The 1950s and 60s are often referred to as the golden era in Indian football. Not only did the Indians win the gold in football at the 1951 and 1962 Asian Games, they also finished fourth at the 1956 Melbourne Olympics – their best-ever finish at the Games.
Tulsidas Balaram, Chuni Goswami, P.K. Banerjee, Jarnail Singh, Pradyut Barman, Prasanta Sinha, Peter Thangaraj… the list of legends was long. But the man in charge of these ‘Galacticos’ was a certain Syed Abdul Rahim, then considered to be one of Asia’s finest coaches.
The slightly-built but astute tactician is set to be immortalised on the silver screen with Maidaan by director Amit Sharma of Badhaai Ho fame. Starring Ajay Devgn and Priyamani among others, and co-produced by Boney Kapoor, Akash Chawla and Arunava Joy Sengupta, the biopic will be released in Hindi, Tamil, Malayalam and Telugu. Actor Keerthy Suresh will be making her debut in the Hindi film industry with this film, the music of which has been composed by the legendary, A.R. Rahman. The film’s release has been postponed several times because of multiple reasons since 2021, and is finally expected to hit the theatres in July.
Rahim was considered the best football coach India ever had not just for the trophies or medals India won under him, but his revolutionary vision and tactics. The film deals with the earlier-mentioned golden era of Indian football and how he moulded the star-studded team into a world-class unit. It also charts the rise of Rahim from a teacher-turned-physical education instructor to the face and soul of Indian football.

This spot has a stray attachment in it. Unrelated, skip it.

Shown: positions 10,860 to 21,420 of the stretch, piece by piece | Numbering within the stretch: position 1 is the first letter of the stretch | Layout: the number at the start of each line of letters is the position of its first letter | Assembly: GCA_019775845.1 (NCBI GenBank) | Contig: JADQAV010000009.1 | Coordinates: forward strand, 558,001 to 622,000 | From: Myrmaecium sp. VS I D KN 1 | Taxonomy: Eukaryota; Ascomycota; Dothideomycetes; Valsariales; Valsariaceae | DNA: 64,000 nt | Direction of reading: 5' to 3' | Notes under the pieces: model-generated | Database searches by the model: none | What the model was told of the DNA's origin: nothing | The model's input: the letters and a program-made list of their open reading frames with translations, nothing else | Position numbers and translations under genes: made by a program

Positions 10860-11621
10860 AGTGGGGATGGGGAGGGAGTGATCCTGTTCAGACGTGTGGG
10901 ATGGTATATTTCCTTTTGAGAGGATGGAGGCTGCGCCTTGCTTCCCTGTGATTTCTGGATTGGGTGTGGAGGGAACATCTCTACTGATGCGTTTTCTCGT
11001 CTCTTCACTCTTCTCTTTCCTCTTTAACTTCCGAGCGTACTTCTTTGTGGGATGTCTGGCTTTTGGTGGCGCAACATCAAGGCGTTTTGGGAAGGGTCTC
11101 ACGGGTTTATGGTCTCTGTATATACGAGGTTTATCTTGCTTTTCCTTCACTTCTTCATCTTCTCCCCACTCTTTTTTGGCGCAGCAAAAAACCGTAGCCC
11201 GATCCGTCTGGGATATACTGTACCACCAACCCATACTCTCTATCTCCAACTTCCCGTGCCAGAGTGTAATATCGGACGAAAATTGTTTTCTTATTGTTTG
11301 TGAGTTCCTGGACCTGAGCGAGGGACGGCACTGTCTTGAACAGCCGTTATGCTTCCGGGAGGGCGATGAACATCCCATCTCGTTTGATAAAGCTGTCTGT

Born in 1909 in Hyderabad, Rahim took to football in school and never looked back. According to ‘Box to Box – 75 years of the Indian Football Team’, he got a BA degree from Osmania University, and taught history and geography in Darul Uloom High School. He also obtained a degree in physical education while he was switching schools in the state.
But his first love remained football. He played as an inside forward and was a prolific goalscorer and a good dribbler, the book says. Even as an administrator, he had an impeccable record. He was the secretary of the Hyderabad Football Association (renamed Andhra Pradesh Football Association in 1959) for 20 years, and spread the game throughout the state. He introduced several tournaments like the Nizam Gold Cup and encouraged the one-touch playing style. As a coach, it was Rahim who shaped the Hyderabad City Police team into a formidable side, which won the Rovers Cup five years in a row in the 50s and the Durand Cup four times.
His success with the Hyderabad team earned him the job of the Indian team coach. Rahim managed the Indian team from 1950 to 1963, with the 1962 Asiad triumph in Jakarta being one of the finest moments of a great coaching career. He is said to have used the 4-2-4 system with the Indian team before Brazil popularised it at the 1958 World Cup.
Rahim, who was a chain smoker, succumbed to cancer at just 53. He had three sons and as many daughters. His eldest son, S.S. Hakim, represented India at the 1960 Rome Olympics.